Three weeks into Maine’s elver fishing season, the annual springtime fishery has been generating about $900,000 in income each week for the state’s licensed elver fishermen.
With about 1,000 Maine residents holding elver licenses, including members of the state’s four Indian tribes, fishermen have on average been earning about $900 per week.
According to Maine Department of Marine Resources, as of the end of the day on Wednesday, April 12, nearly 1,800 pounds of the juvenile eels have been caught in Maine since the season started on March 22. With an average price of just over $1,500 per pound being offered to fishermen, that’s about $2.7 million worth of elvers that have been caught so far.
The average price paid to elver fisherman during the 2016 season was $1,430 per pound, according to DMR.
If the current approximate average price of just over $1,500 per pound holds steady until the statewide quota of 9,616 pounds is reached, it would result in fishermen netting $14.5 million worth of elvers in Maine in 2017 — which would be the third highest value for the annual elver fishery since 1994, when the state first started keeping stats on it — but it would be quite a stretch to assume the price won’t fluctuate between now and sometime near the end of May when the quota is likely to be reached.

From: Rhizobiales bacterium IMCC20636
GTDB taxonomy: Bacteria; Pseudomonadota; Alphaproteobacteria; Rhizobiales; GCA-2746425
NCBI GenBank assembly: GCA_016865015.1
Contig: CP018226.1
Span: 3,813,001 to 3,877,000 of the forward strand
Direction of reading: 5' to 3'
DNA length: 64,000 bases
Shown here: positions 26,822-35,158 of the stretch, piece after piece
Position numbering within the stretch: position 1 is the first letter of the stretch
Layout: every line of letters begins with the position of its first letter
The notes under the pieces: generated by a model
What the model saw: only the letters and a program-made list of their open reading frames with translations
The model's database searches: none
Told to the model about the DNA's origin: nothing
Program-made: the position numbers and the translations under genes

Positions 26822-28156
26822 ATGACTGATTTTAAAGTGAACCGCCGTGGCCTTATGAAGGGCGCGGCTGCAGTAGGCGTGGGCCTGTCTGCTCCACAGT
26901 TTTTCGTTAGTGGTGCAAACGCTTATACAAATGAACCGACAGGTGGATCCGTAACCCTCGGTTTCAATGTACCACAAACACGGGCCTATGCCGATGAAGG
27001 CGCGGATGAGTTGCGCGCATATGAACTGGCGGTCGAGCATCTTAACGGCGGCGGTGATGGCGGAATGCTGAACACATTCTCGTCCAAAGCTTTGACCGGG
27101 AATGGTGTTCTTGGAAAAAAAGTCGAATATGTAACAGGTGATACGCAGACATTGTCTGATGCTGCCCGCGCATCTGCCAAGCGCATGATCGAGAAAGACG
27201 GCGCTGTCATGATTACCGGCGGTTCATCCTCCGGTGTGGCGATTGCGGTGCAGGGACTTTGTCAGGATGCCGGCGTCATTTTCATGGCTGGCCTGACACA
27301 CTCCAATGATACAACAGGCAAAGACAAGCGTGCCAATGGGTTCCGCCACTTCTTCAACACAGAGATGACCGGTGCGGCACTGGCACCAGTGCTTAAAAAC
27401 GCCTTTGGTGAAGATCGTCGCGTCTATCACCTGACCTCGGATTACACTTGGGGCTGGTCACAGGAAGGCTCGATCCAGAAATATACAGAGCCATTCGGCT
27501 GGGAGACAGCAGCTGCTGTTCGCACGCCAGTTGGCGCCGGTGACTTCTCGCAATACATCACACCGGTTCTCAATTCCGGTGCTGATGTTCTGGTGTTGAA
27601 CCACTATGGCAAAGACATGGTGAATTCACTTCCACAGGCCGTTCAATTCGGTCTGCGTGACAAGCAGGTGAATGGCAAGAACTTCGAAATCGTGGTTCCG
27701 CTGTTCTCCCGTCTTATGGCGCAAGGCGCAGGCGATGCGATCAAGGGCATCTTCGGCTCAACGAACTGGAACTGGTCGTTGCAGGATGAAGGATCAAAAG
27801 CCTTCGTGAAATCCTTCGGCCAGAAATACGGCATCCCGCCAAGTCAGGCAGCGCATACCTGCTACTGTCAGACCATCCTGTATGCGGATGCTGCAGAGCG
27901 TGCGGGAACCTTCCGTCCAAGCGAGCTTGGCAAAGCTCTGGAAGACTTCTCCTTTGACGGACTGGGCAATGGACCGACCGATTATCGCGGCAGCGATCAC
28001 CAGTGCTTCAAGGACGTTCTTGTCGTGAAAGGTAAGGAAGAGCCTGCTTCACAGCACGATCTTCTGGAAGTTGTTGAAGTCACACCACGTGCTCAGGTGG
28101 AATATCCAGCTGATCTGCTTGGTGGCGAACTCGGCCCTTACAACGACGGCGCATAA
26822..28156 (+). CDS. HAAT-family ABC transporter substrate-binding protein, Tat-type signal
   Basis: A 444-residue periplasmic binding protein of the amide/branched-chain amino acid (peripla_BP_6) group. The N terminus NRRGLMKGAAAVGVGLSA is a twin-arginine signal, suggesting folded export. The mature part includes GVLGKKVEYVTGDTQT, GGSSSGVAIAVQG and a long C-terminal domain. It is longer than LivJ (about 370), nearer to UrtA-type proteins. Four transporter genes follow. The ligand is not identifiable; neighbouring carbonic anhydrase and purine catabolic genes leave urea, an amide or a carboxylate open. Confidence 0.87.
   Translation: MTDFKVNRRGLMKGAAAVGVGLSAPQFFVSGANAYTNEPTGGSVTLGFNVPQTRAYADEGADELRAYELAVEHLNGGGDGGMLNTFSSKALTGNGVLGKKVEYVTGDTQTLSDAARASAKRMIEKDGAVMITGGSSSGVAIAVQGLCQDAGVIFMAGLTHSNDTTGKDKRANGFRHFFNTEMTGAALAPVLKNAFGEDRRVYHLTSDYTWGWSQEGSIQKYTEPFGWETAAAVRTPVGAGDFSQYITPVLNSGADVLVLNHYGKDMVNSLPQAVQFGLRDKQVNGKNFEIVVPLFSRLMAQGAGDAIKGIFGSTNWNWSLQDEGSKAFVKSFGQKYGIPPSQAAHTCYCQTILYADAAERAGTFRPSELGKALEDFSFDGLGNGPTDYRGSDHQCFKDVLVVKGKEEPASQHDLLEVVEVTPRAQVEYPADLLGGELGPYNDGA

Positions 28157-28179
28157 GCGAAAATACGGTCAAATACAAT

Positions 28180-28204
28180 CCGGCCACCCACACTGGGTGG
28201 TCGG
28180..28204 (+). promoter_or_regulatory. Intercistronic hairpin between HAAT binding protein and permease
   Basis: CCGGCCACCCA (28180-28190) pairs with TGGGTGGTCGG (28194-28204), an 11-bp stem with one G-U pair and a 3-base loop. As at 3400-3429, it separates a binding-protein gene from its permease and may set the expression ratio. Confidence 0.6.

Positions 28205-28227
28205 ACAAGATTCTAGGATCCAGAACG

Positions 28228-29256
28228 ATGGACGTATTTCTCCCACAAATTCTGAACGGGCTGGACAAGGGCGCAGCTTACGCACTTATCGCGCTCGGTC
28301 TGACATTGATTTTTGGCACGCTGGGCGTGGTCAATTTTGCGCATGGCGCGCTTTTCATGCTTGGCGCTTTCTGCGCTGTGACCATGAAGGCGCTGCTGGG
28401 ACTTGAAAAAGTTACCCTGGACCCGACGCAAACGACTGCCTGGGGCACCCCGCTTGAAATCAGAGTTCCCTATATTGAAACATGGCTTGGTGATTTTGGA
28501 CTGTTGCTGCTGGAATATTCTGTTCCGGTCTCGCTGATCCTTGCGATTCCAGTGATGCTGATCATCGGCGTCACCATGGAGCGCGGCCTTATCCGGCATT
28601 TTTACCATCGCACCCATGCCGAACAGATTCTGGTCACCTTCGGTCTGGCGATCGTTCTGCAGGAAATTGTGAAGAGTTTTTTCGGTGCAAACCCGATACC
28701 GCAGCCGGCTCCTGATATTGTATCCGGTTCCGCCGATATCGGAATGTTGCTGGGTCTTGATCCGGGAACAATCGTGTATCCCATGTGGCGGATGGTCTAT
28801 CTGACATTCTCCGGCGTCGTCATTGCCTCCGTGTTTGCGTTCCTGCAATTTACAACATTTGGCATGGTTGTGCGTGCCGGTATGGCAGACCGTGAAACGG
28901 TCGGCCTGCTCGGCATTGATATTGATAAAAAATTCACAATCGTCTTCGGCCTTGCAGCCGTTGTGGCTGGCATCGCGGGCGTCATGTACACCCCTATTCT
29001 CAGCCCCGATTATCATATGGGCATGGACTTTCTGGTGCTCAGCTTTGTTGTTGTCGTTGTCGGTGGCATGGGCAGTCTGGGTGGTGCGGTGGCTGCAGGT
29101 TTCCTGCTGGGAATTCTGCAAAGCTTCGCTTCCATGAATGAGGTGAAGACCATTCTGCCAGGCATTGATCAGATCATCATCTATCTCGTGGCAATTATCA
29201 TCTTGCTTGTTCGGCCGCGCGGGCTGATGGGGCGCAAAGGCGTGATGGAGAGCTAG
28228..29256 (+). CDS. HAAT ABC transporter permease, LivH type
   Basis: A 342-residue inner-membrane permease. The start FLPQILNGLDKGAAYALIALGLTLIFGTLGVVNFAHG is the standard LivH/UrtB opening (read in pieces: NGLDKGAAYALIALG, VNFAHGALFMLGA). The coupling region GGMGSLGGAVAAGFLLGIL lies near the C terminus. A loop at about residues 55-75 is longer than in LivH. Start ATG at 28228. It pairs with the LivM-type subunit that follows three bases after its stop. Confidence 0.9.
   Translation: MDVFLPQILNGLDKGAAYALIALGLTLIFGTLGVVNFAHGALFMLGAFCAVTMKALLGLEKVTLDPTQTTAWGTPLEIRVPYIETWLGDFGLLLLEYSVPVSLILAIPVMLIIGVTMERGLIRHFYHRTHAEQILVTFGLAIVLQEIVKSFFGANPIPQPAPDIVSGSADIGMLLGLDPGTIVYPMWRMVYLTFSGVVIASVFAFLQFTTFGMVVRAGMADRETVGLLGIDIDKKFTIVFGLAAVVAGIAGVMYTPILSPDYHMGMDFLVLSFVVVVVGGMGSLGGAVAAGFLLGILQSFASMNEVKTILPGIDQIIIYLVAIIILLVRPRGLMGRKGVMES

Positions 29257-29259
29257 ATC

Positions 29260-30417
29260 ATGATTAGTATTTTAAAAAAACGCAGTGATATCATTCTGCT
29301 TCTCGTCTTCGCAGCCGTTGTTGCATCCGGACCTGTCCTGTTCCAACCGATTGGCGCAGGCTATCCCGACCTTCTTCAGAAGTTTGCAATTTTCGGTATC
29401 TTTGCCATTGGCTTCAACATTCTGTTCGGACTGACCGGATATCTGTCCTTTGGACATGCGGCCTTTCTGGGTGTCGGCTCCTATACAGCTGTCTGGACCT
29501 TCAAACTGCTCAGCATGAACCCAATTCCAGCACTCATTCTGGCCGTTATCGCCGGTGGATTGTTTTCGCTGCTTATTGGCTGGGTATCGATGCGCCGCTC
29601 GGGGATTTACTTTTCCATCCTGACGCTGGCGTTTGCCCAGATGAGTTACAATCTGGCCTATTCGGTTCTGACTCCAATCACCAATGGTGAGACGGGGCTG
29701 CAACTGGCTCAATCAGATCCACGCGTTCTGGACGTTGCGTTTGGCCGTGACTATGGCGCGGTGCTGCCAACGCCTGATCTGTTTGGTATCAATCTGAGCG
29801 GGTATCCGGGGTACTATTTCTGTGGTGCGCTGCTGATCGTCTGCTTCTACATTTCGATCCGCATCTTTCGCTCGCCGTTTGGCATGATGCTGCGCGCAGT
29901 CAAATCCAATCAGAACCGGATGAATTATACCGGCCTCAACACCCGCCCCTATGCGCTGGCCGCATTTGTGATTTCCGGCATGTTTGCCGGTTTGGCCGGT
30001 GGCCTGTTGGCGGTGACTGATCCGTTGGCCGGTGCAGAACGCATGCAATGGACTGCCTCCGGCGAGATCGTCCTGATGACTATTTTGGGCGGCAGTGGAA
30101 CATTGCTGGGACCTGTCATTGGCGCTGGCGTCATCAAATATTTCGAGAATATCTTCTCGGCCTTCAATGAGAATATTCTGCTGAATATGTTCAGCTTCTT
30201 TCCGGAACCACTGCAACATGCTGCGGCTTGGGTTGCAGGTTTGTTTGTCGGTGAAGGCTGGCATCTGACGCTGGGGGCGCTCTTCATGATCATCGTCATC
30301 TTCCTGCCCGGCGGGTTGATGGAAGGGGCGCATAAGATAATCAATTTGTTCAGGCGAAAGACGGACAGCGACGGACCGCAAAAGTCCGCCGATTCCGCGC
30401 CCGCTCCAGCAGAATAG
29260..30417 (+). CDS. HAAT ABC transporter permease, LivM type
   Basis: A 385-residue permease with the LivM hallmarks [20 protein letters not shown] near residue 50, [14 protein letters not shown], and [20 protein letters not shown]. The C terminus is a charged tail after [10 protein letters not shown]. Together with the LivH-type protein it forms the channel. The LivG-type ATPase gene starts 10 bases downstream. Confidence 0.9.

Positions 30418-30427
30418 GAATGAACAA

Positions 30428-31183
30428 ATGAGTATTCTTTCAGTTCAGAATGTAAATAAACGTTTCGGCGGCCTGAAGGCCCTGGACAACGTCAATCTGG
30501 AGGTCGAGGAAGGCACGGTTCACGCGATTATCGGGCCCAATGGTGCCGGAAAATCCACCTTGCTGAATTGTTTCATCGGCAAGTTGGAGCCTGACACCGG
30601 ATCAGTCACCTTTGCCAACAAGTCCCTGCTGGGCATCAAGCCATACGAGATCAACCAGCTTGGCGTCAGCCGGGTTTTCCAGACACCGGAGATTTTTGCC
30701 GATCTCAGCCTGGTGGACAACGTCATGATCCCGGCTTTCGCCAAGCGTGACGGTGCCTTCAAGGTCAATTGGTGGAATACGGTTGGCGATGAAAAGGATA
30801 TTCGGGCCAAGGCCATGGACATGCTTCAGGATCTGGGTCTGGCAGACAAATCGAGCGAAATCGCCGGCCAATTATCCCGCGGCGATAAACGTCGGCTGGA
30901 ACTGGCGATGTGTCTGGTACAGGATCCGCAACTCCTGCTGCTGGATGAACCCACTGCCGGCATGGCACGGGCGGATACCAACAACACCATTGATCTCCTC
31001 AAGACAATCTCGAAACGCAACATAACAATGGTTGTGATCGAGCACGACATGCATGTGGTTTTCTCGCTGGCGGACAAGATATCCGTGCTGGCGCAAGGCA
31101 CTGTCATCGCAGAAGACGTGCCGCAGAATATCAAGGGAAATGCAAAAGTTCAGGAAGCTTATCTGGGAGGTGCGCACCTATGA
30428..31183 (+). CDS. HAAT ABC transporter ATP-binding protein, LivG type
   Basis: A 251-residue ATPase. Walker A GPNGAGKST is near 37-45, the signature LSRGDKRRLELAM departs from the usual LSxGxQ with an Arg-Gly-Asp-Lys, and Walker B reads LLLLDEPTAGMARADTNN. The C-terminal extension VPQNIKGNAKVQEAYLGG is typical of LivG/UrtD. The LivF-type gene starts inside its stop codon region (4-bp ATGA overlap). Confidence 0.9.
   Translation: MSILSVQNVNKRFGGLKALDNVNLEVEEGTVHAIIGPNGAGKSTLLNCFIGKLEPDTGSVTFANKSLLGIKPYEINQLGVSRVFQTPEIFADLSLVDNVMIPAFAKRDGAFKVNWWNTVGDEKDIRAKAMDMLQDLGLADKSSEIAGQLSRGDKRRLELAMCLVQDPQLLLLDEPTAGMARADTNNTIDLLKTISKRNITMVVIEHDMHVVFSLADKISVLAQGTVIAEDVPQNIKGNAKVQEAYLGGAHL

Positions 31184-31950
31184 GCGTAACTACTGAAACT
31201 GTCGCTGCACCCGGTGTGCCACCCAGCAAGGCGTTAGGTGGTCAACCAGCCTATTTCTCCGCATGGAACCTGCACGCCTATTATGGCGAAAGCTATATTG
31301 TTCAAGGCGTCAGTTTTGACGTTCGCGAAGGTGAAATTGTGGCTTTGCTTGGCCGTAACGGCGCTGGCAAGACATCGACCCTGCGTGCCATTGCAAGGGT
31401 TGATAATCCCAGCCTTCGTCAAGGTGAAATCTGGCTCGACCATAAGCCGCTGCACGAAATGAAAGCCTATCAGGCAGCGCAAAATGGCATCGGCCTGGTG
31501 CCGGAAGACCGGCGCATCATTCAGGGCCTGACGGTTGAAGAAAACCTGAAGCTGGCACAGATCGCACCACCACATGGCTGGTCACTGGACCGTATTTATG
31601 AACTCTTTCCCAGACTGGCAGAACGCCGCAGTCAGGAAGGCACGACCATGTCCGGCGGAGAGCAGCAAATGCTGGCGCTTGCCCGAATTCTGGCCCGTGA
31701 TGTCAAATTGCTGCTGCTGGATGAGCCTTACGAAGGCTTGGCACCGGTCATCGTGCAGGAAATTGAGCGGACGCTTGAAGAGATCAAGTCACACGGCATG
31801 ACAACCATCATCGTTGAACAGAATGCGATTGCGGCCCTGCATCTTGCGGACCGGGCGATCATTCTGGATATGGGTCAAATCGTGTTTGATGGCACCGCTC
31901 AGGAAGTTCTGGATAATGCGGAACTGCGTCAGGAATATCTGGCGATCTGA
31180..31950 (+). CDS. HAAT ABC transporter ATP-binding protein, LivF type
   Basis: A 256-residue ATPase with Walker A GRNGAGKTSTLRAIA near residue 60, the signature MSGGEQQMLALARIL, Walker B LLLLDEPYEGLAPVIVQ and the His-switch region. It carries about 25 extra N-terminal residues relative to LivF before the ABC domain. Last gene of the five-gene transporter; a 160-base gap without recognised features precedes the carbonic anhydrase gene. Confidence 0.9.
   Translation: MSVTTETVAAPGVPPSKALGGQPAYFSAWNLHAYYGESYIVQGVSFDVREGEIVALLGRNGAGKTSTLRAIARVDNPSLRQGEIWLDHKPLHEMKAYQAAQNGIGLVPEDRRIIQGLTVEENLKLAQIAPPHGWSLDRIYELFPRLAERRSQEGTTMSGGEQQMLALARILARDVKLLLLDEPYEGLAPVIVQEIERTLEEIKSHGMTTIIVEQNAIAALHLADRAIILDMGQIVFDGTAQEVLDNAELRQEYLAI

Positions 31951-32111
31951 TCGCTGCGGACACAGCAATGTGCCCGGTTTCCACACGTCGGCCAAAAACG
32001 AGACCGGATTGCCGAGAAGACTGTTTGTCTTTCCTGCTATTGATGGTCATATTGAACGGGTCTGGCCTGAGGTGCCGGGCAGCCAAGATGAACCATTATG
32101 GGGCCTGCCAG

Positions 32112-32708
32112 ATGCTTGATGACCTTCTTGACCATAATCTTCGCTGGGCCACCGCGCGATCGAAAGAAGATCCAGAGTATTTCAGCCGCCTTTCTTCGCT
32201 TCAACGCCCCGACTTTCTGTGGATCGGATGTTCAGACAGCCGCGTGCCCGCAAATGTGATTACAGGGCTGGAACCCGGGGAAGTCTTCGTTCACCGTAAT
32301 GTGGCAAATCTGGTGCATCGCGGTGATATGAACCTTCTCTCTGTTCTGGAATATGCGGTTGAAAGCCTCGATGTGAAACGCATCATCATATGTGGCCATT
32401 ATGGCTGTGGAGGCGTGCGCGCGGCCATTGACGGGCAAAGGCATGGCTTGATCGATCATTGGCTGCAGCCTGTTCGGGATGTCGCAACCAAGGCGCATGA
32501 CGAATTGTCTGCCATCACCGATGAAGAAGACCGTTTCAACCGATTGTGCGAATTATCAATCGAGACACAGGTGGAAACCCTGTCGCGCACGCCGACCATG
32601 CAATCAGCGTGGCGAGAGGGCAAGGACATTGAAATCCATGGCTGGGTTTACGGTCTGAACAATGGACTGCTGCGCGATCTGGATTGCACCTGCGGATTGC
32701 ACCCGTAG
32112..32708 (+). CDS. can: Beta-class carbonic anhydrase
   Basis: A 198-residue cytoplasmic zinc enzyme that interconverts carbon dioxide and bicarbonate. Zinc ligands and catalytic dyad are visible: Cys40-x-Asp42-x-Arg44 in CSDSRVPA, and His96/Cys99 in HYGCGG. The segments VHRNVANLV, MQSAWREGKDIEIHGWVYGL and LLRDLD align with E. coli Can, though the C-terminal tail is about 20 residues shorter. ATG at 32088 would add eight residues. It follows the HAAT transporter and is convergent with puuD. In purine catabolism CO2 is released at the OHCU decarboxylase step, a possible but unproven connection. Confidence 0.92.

Prices can go up and down by hundred of dollars over the course of the approximate 10-week season, and by more than that from one season to the next. For example, the average price in 2014 was $874.52 per pound, according to DMR statistics, which is the lowest such average since 2011, when demand for eels in the East Asian seafood market shot up. Prior to 2011, when the average price paid to fishermen was just shy of $900 per pound, the highest annual average price paid to Maine elver fishermen was $346.66 per pound in 2007.
In 2015, however, demand increased and Maine fishermen on average were paid nearly $2,172 per pound — two and a half times the average price they had been offered the prior year. The average price in 2015 is the highest it has ever been.
Unless demand takes a nosedive, there’s good money to be made by Mainers who have elver licenses, the number of which are capped by the state. Which must be why the man in this video (who didn’t want to give me his name or show his face to the camera) was willing to stand for more than an hour last week in a nighttime April downpour pushing his dip net back and forth in the Union River in Ellsworth.